A cross-sectional study was conducted over a period of 3 months among 1256 dental surgeons, which included 400 MDS and 856 BDS dentists. An online Google Form containing 31 close-ended questions was circulated to assess knowledge, attitude, and preparedness of COVID-19 among Indian dentists. Participants' confidentiality was maintained throughout the study. The questionnaire was created in English language and was divided into five parts concerning with demographic characteristics, knowledge about COVID-19 infection, perception of risk in the present situation, how prepared were they to handle this situation, and finally specific precautions in cases which required conservative and endodontic treatments.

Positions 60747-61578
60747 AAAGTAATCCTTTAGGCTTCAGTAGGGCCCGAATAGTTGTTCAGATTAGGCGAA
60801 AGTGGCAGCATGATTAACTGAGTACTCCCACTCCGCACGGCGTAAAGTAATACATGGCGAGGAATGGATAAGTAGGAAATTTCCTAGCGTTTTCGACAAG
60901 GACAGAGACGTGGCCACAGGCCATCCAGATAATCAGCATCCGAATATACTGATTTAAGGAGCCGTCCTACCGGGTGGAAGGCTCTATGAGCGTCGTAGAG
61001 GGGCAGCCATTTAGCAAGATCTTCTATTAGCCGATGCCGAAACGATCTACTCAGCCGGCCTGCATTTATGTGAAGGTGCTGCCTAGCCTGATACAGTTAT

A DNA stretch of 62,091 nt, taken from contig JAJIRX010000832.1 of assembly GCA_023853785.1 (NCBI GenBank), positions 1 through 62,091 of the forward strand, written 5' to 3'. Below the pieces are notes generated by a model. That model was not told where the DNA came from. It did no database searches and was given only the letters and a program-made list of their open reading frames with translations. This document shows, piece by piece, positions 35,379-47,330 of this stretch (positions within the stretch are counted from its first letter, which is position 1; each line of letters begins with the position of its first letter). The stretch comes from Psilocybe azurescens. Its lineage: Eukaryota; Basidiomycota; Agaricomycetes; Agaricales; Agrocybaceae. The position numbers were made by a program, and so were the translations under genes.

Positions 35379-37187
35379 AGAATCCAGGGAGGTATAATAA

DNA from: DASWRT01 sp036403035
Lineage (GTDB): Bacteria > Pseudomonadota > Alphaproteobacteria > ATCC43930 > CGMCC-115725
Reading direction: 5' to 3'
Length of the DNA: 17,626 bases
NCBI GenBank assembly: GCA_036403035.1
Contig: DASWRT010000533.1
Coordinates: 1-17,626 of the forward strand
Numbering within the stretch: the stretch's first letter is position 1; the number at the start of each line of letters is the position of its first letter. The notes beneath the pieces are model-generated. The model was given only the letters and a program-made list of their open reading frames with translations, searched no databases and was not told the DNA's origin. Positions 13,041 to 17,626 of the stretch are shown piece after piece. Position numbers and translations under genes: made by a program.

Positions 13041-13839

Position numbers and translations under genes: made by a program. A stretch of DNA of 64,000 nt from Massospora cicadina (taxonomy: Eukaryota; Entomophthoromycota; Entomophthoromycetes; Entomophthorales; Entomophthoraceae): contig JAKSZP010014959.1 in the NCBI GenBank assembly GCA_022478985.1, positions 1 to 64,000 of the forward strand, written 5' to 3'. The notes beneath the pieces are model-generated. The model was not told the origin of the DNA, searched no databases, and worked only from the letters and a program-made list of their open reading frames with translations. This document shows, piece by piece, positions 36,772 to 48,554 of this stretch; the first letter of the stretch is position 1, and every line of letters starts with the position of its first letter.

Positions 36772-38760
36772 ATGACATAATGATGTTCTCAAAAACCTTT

Cronbach's alpha test was used to assess the validity of the questionnaire given to the dental surgeons, which also evaluated that if the questions were easily understandable for the study participants. For knowledge as well as risk perception questionnaire segment, the test values were 0.835 and 0.821, respectively, which established that the questions were well structured and easily understandable among the participants. The collected data were analyzed with the help of Statistical Package for the Social Sciences (SPSS ver 22.0, IBM Corporation, USA), where the categorical variables were n%, and for continuous variables, standard deviation and mean were calculated. P < 0.05 was considered statistically significant.
| Results|| |